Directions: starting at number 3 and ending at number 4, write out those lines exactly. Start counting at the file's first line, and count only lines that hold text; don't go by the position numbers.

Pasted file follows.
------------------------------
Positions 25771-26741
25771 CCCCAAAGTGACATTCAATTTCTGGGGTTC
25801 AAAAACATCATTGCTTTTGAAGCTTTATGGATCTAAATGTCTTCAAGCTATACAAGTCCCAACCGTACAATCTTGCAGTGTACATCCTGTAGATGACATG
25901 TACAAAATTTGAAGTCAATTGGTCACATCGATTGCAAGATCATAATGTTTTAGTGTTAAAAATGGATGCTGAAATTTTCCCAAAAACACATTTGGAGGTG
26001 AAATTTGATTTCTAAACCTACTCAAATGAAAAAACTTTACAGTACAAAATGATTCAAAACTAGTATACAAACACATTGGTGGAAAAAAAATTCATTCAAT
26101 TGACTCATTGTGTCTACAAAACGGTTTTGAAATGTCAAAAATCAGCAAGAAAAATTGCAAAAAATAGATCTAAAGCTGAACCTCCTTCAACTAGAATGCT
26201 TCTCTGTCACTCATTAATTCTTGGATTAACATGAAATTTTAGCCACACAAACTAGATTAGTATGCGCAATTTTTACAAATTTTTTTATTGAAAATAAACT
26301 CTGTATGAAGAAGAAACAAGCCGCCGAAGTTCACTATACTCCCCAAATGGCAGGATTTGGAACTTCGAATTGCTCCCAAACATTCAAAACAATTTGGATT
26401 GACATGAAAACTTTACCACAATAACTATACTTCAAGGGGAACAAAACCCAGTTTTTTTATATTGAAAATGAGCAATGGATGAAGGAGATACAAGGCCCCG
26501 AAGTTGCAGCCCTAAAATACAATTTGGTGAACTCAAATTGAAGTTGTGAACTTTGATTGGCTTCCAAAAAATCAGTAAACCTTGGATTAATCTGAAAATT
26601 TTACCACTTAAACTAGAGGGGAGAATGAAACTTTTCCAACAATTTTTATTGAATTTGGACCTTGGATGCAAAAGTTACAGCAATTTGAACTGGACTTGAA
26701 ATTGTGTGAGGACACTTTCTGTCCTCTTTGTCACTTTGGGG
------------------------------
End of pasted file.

25801 AAAAACATCATTGCTTTTGAAGCTTTATGGATCTAAATGTCTTCAAGCTATACAAGTCCCAACCGTACAATCTTGCAGTGTACATCCTGTAGATGACATG
25901 TACAAAATTTGAAGTCAATTGGTCACATCGATTGCAAGATCATAATGTTTTAGTGTTAAAAATGGATGCTGAAATTTTCCCAAAAACACATTTGGAGGTG